36. The method of claim 35 wherein after the aeration is adjusted to the first aeration set point, the method further includes maintaining the first ammoniac set point for a first period of time.

37. The method of claim 36 further including maintaining the first aeration set point for a second period of time.

38. The method of claim 35 further including: calculating a second set ammoniac set point based on a second nitrate set point, the second ammoniac set point being higher than the first ammoniac set point; calculating a second aeration set point based on the calculated second ammoniac set point; and wherein when the nitrate concentration in the water reaches the second nitrate set point, the amount of aeration in the water is reduced to the second aertaion set point to generally restore equilibrium between the nitrification and denitrification reactions.

39. The method of claim 26 wherein during the continuous aeration mode the method includes: determining first and second nitrate set points where the second nitrate set point is higher than the first nitrate set point; calculating first and second ammoniac set points based on the first and second nitrate set points, respectively, the second ammoniac set point being higher than the first ammoniac set point; calculating first and second aeration set points based on the calculated first and second ammoniac set points, respectively; and wherein when the nitrate concentration in the water reaches the first nitrate set point, the amount of aeration in the water is increased to the first aeration set point and wherein when the nitrate concentration in the water reaches the second nitrate set point, the amount of aeration in the water is reduced to the second aeration set point.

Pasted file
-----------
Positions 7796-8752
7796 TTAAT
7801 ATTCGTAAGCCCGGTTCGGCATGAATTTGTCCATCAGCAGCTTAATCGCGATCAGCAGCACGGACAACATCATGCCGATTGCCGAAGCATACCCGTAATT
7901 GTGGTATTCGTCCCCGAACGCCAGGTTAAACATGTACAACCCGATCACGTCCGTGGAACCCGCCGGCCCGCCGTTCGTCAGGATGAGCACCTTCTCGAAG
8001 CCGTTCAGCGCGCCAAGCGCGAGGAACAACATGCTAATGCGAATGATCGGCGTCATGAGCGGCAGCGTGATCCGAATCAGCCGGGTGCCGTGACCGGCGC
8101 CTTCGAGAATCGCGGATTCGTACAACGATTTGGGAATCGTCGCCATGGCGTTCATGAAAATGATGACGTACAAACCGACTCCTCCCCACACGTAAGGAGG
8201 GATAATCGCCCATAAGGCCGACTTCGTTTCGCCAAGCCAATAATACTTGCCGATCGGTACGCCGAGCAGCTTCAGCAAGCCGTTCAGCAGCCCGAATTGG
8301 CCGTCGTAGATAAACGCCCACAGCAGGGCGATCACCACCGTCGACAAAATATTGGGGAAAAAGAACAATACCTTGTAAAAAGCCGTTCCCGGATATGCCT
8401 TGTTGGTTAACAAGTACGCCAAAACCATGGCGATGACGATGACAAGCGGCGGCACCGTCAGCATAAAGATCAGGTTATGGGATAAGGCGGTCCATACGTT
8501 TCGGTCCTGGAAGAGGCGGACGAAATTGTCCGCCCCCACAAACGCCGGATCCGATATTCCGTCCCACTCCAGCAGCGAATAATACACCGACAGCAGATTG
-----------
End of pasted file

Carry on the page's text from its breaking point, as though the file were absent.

40. The method of claim 39 wherein: during the sequential aeration mode, ceasing aeration if the ammoniac concentration is below the predetermined low threshold value for the ammoniac concentration and the water has been aerated for a predetermined amount of time; and during the sequential aeration mode, activating aeration if the ammoniac concentration is above the predetermined high threshold value for the ammoniac concentration and the water has been aerated for a predetermined amount of time.

Description:

This invention relates to the water treatment field. More specifically, it relates to treatments of urban or industrial effluents by a process for removing the nitrogen and carbon pollution by means of a biomass in free culture or attached to a solid material.